Louisiana Tech researches discover self-assembled metal-organic biohybrids can be used to deliver drugs to human body

Louisiana Tech University Biomedical Engineering and Molecular Science and Nanotechnology professors, students and alumni have published a paper on the discovery of metals-based organic biohybrids and their use in drug delivery.
The research team discovered that self-assembled metal-organic biohybrids (MOBs) can be used to deliver drugs to the human body, according to a university article.

The findings are detailed in an article, “Self-Assembled Metal–Organic Biohybrids (MOBs) Using Copper and Silver for Cell Studies,” published in Nanomaterials.

The research team includes BMES members Dr. Teresa Murray, Anik Karan and Dr. Chelsea Pernici. Also on the team: Dr. Mark DeCoster, Neha Karekar, Elnaz Khezerlou and Neela Prajapati.

The MOBs outlined in the paper consist of copper, silver and an amino acid, and the elements combine at body temperature, according to the article. The team discovered that once created, the MOBs are stable and can remain combined for years in storage. However, once they are reintroduced to cells, the MOBs are biodegradable.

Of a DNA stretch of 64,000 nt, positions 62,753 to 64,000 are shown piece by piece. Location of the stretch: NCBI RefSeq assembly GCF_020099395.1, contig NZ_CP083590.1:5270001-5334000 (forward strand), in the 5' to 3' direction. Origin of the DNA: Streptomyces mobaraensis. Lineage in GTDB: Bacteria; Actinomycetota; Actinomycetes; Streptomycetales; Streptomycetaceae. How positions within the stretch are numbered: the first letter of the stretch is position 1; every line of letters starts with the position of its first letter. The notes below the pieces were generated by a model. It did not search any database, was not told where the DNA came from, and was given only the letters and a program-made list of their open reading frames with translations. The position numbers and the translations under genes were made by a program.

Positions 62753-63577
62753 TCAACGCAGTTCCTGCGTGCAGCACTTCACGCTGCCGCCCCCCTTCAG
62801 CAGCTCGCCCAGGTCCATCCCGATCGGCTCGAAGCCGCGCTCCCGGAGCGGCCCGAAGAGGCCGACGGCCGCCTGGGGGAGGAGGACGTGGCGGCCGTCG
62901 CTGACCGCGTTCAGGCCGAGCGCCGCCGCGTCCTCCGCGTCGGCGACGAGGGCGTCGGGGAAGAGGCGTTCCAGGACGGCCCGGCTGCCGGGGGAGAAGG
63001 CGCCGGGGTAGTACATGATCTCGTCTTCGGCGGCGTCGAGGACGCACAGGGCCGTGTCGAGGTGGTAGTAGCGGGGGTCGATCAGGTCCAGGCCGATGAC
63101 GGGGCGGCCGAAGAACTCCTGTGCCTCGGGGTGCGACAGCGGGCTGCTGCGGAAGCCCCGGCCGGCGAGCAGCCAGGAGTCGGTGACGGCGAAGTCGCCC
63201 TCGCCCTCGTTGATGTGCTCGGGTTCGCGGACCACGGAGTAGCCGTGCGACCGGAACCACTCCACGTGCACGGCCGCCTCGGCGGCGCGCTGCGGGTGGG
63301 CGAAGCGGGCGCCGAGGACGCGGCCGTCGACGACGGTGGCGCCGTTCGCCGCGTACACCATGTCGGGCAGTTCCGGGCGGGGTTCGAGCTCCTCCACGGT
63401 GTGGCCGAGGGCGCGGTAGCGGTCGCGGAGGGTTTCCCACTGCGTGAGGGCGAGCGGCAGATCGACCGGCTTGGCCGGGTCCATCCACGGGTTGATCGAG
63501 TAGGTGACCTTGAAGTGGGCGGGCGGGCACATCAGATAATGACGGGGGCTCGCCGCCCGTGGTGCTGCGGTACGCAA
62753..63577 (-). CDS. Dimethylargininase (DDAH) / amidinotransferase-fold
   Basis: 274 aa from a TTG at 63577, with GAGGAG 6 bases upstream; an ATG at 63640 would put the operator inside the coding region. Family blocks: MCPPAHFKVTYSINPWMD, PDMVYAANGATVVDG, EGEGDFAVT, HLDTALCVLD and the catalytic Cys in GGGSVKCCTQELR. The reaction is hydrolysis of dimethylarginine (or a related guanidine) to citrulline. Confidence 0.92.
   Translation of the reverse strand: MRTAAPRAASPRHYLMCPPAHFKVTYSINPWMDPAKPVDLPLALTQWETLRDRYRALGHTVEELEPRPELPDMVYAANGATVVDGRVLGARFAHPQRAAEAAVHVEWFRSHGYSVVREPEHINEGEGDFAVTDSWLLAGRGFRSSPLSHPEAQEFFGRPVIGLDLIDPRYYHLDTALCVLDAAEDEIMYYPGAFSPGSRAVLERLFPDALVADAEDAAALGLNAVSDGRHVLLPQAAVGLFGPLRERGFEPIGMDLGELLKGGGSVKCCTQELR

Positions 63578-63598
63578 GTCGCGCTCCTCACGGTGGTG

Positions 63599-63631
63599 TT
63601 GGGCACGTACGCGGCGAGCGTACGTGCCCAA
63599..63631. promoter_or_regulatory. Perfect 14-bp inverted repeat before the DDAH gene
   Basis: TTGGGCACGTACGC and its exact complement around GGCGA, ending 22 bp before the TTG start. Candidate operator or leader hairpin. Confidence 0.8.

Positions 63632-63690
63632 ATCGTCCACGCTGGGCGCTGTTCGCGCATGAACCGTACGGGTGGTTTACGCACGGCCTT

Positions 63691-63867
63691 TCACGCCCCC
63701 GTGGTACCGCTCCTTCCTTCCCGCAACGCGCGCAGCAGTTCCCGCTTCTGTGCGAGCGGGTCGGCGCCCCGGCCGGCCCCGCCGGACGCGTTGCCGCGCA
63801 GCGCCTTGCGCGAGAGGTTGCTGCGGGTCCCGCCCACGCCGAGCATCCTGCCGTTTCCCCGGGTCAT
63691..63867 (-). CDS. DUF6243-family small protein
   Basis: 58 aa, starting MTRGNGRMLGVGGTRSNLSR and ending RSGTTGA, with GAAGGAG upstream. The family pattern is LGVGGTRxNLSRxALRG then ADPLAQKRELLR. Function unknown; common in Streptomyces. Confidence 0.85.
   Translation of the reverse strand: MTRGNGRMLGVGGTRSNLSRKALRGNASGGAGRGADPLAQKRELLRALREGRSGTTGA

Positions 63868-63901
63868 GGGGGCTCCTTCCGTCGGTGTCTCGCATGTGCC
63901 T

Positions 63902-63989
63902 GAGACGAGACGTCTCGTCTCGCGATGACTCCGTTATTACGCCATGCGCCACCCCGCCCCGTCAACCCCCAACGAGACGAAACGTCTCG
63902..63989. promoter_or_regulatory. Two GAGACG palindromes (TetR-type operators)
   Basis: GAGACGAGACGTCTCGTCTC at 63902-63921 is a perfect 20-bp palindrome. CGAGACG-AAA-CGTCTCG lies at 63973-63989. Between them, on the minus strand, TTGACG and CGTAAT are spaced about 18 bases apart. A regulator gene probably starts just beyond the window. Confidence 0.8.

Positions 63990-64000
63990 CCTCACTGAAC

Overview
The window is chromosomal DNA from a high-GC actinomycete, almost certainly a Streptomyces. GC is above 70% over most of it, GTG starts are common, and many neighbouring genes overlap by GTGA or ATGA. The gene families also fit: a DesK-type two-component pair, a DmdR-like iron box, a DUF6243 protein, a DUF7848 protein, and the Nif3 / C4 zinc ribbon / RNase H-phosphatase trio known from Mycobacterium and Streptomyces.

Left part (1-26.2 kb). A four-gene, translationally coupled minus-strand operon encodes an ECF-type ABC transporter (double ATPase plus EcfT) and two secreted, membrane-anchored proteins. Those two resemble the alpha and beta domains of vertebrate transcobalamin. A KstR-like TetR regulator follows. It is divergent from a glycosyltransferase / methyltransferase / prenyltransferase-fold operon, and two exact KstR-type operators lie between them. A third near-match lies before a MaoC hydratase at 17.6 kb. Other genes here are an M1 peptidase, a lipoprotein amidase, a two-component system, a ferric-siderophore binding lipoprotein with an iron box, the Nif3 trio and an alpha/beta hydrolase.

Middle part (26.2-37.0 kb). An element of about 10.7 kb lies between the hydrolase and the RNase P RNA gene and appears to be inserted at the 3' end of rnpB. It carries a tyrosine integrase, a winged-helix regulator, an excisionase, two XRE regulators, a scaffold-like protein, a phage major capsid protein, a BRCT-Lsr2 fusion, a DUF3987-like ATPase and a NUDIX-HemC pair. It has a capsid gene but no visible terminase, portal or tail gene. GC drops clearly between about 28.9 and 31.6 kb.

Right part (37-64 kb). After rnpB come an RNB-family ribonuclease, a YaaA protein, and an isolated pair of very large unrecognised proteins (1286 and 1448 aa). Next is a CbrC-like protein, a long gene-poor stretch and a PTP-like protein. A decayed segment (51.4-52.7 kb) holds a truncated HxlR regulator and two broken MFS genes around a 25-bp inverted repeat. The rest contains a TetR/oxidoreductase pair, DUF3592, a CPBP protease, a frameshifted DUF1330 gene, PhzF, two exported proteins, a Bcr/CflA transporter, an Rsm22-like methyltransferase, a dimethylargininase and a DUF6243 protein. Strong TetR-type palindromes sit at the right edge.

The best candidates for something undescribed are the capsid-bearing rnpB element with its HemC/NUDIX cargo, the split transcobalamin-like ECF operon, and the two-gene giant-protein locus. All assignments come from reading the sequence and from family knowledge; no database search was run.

In the article, DeCoster said the research is getting attention for several reasons:
  • First, the team discovered a new acronym or name for a family of materials and the process, which the call “MOBs.”
  • Second, the nanomaterials are completely biodegradable, which is not always the case.  The biodegradable nature of the MOBs means that the materials can be recycled and can be part of the delivery process, rather than just hanging around and potentially causing problems.
  • Finally, there is great interest in the metals portion, because metals have so many potential uses, even outside of biology, including energy processes, catalysis and construction materials.
Read the Louisiana Tech article HERE.

Read the Nanomaterials article HERE.